As well as inauguration speeches by Rob Miller and Jean MacColl, the Cuban Minister of Culture, Rafael Bernal praised the work of the Cuba Solidarity Campaign and Music Fund for Cuba in making the Miramar vision a reality. MFFC trustee, and World Circuit record producer Nick Gold also received an award in recognition of his contribution to Cuban music. World Circuit records produced the multimillion selling Buena Vista Social Club album featuring Cuban son artists, and brought Cuban music to the attention of many people for the first time. World Circuit records also donated £10,000 to the Miramar restoration project.
Gala opening guests from UK and Cuba
Many guests from the UK and Cuba attended the event including diplomats, trade union leaders, Music Fund trustees, and representatives form all areas of Cuban political and cultural life. Renowned Cuban film maker Roberto Chile filmed the opening night and a short film will be shortly be available and publicised on the Music Fund for Cuba website. If anyone is visiting Havana and wants to see the Miramar theatre it can be found on Avenida 5 y Calle 94, Miramar (5th Avenue, and 94th street – on the left hand side as you leave the city).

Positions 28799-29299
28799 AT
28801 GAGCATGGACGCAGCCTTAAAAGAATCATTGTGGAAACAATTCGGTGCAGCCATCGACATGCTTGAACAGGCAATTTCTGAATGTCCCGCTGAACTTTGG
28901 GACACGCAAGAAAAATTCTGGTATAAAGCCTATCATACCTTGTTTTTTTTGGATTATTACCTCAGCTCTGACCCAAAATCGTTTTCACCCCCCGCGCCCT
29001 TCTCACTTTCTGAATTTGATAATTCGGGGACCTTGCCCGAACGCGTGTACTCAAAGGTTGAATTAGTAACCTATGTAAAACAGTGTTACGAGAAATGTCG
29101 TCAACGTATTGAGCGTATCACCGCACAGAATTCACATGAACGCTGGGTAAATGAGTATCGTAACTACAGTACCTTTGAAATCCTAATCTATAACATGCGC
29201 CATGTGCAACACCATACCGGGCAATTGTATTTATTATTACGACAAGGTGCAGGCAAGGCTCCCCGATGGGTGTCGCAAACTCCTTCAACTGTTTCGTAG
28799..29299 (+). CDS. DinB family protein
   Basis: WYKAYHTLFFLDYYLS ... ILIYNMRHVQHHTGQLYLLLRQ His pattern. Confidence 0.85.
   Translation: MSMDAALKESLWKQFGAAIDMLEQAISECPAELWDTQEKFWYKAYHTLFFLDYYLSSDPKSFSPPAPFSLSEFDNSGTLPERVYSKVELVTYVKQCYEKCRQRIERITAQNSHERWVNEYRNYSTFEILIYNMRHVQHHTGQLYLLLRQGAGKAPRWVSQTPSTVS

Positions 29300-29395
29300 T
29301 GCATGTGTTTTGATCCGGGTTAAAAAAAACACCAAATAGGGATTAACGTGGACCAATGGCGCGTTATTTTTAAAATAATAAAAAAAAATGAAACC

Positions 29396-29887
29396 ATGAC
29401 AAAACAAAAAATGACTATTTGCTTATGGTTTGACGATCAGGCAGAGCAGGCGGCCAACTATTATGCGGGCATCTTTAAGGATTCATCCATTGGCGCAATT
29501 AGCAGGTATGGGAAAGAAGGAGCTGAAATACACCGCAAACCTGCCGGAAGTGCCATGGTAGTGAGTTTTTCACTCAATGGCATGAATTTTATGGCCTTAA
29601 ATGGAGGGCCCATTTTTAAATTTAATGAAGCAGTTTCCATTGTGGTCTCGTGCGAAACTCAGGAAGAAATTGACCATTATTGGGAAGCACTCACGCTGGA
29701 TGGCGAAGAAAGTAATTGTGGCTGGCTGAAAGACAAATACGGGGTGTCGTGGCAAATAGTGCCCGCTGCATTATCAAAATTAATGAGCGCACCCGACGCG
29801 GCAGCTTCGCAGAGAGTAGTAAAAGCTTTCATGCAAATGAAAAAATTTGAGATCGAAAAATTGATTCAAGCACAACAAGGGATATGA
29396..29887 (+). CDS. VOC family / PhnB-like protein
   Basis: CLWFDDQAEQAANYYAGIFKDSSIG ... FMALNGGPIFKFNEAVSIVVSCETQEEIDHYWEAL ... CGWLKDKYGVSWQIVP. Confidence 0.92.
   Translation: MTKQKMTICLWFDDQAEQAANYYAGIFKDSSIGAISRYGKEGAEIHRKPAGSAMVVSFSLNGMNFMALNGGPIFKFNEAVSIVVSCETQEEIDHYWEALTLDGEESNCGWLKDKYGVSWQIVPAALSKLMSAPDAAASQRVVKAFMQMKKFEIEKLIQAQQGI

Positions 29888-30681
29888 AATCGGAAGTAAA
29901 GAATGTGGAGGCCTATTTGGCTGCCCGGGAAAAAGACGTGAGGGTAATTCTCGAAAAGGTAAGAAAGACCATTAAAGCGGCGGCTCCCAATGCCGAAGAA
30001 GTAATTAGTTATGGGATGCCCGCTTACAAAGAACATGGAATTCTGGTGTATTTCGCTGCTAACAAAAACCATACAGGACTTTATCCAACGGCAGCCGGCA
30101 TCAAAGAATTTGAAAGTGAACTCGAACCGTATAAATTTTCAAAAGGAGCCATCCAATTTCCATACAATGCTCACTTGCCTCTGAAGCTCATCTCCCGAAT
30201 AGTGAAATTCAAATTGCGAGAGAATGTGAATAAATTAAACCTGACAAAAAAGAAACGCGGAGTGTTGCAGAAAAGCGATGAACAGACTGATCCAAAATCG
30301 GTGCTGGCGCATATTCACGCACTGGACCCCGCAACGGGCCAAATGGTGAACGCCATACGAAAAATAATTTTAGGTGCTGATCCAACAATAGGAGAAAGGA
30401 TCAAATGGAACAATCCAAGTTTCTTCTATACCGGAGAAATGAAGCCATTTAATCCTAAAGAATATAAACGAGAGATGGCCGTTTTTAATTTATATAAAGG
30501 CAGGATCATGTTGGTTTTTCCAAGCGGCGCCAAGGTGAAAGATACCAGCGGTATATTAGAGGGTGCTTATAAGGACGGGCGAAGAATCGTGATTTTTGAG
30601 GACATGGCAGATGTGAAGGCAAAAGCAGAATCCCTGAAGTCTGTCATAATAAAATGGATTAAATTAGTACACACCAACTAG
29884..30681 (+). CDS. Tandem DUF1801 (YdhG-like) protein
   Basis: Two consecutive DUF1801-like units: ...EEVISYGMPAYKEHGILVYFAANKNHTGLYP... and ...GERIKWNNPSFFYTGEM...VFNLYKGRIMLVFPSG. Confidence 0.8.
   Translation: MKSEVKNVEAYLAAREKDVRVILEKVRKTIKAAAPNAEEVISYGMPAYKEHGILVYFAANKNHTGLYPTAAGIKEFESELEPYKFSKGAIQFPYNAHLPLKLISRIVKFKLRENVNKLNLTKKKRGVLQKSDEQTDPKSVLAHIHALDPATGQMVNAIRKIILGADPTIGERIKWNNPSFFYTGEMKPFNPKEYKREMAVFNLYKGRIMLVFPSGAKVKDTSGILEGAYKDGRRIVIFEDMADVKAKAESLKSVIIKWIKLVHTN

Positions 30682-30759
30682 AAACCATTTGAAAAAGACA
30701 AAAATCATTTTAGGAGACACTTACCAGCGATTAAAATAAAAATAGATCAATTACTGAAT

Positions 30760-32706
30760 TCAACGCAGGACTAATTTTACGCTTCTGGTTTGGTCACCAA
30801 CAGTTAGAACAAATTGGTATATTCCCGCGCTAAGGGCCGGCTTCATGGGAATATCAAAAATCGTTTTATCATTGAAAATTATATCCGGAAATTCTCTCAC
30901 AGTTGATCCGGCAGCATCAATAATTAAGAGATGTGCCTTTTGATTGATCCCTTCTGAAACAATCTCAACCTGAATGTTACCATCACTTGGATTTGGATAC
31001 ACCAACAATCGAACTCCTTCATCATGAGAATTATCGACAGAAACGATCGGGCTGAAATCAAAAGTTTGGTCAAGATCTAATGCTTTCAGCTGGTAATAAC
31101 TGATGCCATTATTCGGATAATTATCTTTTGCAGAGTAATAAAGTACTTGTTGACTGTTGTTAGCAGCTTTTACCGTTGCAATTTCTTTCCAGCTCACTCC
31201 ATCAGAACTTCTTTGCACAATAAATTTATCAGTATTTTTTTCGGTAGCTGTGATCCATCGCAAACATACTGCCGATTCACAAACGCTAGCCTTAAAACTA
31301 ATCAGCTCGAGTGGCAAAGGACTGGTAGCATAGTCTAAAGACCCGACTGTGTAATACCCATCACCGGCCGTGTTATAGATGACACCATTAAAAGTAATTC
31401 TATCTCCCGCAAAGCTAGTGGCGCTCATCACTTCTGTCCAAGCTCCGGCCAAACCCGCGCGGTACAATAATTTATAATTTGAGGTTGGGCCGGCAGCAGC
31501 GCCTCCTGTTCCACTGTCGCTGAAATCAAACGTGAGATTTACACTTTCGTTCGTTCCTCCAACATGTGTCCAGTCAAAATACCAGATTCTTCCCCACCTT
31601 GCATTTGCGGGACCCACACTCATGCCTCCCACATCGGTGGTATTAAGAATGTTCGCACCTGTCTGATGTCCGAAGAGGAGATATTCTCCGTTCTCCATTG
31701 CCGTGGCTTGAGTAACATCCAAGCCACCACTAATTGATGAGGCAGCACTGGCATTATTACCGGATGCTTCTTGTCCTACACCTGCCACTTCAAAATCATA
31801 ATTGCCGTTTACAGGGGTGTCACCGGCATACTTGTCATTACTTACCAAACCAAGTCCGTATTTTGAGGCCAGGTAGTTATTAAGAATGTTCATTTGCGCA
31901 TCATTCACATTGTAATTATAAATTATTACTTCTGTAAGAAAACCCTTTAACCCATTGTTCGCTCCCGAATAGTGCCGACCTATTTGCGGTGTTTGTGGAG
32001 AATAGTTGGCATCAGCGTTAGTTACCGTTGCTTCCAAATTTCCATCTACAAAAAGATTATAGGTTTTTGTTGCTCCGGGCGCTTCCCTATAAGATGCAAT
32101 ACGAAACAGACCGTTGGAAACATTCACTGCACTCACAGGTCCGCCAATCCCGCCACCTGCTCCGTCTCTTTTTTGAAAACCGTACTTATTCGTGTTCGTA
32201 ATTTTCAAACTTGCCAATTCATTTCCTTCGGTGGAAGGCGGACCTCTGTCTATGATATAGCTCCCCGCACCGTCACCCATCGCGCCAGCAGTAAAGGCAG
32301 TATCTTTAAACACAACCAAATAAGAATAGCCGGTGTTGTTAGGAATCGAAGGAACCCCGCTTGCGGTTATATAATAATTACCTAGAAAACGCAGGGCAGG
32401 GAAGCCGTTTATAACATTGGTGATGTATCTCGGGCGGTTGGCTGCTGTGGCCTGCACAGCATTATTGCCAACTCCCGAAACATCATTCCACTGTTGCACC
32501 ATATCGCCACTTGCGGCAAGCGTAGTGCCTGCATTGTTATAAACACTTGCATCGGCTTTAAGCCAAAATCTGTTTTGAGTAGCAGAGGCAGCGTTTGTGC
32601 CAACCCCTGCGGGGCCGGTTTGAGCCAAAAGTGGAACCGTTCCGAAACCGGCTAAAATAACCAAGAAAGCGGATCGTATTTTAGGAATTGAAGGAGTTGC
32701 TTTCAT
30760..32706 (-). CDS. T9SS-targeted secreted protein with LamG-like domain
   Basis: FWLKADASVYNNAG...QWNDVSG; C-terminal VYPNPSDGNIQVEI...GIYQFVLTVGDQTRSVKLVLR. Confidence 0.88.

Monday, April 2, 2012
MIREBALAIS, Haiti — The family from a nearby village arrived at the small hospital here vomiting and with uncontrollable diarrhea, at first glance maybe a typical case of consuming bad food or water.
But the fluid loss was tremendous and unstoppable; two of the three brothers were already near death, and within hours the entire family would be dead. Meanwhile, a nightmarish stream of patients filled the small reception room, as doctors and nurses scrambled to rehydrate them.
It was the evening of Oct. 15, 2010. Cholera, the doctors with the Cuban medical mission that treat most of the patients here would soon confirm, had arrived in Haiti.
“We went back to our books to see if this really could be cholera and then reported it right away,” said Dr. Jorge Luis Quiñones, a member of the Cuban medical mission here at the center of the outbreak.
More than a year later, cholera has killed 6,600 people and sickened more than 476,000 — nearly 5 percent of the nation’s 10 million people — in what United Nations officials call the world’s highest rate of cholera. Last month, Partners in Health, a nongovernmental organization, announced it would begin testing a vaccine in January, in conjunction with the Ministry of Health and a Haitian health organization.